Recently, a state appellate court issued a written opinion in a Georgia premises liability lawsuit discussing a legal doctrine that can be used by some plaintiffs to excuse their failure to notice a hazard on the defendant’s property.
Georgia Premises Liability Law
While landowners owe visitors a duty to maintain a safe location, courts will only impose liability on a landowner when the plaintiff can show that the landowner had superior knowledge of the hazard that caused the plaintiff’s fall. The idea is that a landowner cannot be negligent for failing to warn someone of a danger that they did not know existed.
The Facts of the Case
According to the court’s opinion, the plaintiff was a frequent customer at the defendant hardware store. One day, the plaintiff was shopping for a specific item, and approached a sales associate in the garden section for assistance. The floor in the garden area was wet, and there were several “wet floor” signs placed around the area. The sale associate told the plaintiff to follow him, which the plaintiff did. As the plaintiff was following the sales associate, he slipped in a small puddle of water, and was seriously injured as a result.
The plaintiff claimed that the defendant was negligent in safely maintaining the store. In response, the hardware store argued that the plaintiff should have been aware of the wet floor because it was open and obvious. The plaintiff alleged that, under the distraction doctrine, his failure to notice the wet floor was excusable. Specifically, the plaintiff claimed that the reason he did not notice the wet floor was that he was distracted by the sales associate.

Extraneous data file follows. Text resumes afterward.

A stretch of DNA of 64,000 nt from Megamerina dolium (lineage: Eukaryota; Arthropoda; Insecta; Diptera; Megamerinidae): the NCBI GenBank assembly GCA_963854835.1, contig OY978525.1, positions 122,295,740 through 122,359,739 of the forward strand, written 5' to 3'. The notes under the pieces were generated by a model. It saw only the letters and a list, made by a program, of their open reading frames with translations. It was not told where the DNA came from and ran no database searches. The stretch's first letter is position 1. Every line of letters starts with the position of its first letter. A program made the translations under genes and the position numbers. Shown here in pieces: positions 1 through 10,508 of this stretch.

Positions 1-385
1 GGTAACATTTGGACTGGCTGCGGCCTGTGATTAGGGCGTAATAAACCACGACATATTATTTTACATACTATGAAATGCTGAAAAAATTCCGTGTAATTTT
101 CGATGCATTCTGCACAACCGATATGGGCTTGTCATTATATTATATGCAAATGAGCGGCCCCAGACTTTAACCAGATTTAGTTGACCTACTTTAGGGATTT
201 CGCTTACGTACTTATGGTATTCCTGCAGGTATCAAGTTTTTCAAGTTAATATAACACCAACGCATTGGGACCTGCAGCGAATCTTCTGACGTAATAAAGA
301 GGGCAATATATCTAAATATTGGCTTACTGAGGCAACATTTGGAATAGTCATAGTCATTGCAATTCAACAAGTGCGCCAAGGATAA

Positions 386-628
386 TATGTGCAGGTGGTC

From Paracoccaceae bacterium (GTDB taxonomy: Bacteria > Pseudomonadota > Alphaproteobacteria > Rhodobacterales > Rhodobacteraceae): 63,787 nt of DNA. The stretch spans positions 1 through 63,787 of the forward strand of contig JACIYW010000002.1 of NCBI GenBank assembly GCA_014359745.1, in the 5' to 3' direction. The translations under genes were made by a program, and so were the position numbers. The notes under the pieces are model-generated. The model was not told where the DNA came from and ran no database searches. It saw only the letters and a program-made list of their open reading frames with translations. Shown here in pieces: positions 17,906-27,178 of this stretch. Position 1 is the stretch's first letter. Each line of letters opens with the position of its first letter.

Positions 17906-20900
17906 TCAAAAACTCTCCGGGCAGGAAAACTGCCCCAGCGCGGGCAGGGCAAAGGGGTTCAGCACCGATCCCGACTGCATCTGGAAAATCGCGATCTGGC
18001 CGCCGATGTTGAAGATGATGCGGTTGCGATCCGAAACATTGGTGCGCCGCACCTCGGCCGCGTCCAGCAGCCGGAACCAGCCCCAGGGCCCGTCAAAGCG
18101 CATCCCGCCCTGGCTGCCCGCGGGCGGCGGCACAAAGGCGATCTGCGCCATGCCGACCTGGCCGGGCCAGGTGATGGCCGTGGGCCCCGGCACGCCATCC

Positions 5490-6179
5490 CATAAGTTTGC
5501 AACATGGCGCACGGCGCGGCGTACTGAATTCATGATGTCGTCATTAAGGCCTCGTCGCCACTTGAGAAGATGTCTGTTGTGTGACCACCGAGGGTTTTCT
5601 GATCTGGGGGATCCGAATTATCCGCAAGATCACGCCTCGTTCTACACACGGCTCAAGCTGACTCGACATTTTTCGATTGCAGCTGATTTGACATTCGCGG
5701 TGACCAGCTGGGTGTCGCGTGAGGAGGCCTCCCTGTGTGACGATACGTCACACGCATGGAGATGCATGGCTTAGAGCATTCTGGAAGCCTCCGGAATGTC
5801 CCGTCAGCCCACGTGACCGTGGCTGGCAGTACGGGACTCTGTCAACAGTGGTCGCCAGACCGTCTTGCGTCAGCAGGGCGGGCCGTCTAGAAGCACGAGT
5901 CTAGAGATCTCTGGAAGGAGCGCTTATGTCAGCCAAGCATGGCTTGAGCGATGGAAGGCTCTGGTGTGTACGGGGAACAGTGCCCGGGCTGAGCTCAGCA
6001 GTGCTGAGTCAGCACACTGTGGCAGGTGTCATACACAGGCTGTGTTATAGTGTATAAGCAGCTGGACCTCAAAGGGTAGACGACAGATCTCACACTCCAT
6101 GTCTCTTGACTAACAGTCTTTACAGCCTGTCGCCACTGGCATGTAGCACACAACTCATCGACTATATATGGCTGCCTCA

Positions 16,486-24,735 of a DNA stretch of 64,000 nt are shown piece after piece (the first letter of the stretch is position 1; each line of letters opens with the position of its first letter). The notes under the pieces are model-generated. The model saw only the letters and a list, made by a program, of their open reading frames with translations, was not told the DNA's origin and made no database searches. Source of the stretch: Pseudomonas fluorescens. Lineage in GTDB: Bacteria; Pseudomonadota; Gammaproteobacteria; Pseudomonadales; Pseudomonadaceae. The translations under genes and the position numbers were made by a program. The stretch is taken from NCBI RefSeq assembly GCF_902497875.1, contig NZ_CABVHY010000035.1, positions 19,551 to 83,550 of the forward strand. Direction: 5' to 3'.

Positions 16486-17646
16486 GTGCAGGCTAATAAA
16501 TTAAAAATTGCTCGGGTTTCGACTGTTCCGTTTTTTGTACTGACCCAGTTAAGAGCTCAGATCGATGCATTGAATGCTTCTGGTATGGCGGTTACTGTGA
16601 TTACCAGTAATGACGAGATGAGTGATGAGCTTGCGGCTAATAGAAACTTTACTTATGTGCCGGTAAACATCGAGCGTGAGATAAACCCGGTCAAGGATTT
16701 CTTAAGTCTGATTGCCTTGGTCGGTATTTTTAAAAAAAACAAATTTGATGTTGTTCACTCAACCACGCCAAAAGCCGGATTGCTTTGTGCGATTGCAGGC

The Distraction Doctrine
The distraction doctrine provides that a person “is not bound to the same degree of care in discovering or apprehending danger in moments of stress or excitement or when the attention has been necessarily diverted.”
The Court’s Opinion
The court explained that the distraction doctrine did not apply to the plaintiff’s case. The court explained that, for the doctrine to apply, the distraction must be caused by the defendant or the defendant’s agent. Here, it was the plaintiff who approached the sales associate and asked for assistance. Thus, the court held that the plaintiff, in effect, was responsible for his own distraction. The court went on to explain that a plaintiff should not be able to benefit from a distraction that he was responsible for creating.
Have You Been Injured in a Georgia Slip-and-Fall?
If you or a loved one has recently been injured in a Georgia slip-and-fall accident, reach out to the dedicated Georgia personal injury lawyers at McAleer Law. At McAleer Law, we have extensive experience assisting injury victims in pursuit of all types of Georgia personal injury and wrongful death claims, including those arising from Georgia slip-and-fall accidents. To learn more, and to speak with an attorney about your situation, call 404-622-5337 to schedule a free consultation today.
See More Posts:
Georgia Slip-and-Fall Case Dismissed Based on Lack of Evidence Indicating the Defendant Was Aware of the Hazard that Caused the Plaintiff’s Fall, Georgia Injury Attorney Blog, December 5, 2018.
Georgia Court Rejects Defendant’s Spoliation Claim Against Personal Injury Plaintiff, Georgia Injury Attorney Blog, November 14, 2018.